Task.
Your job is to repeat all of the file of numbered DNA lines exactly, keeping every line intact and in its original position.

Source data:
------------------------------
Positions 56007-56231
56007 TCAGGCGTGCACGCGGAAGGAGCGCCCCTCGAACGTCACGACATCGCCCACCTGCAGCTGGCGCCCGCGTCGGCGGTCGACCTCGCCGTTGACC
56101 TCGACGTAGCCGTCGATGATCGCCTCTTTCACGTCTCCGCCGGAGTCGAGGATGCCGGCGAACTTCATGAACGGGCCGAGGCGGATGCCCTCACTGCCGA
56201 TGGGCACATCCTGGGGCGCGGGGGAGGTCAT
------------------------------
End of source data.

Positions 56007-56231
56007 TCAGGCGTGCACGCGGAAGGAGCGCCCCTCGAACGTCACGACATCGCCCACCTGCAGCTGGCGCCCGCGTCGGCGGTCGACCTCGCCGTTGACC
56101 TCGACGTAGCCGTCGATGATCGCCTCTTTCACGTCTCCGCCGGAGTCGAGGATGCCGGCGAACTTCATGAACGGGCCGAGGCGGATGCCCTCACTGCCGA
56201 TGGGCACATCCTGGGGCGCGGGGGAGGTCAT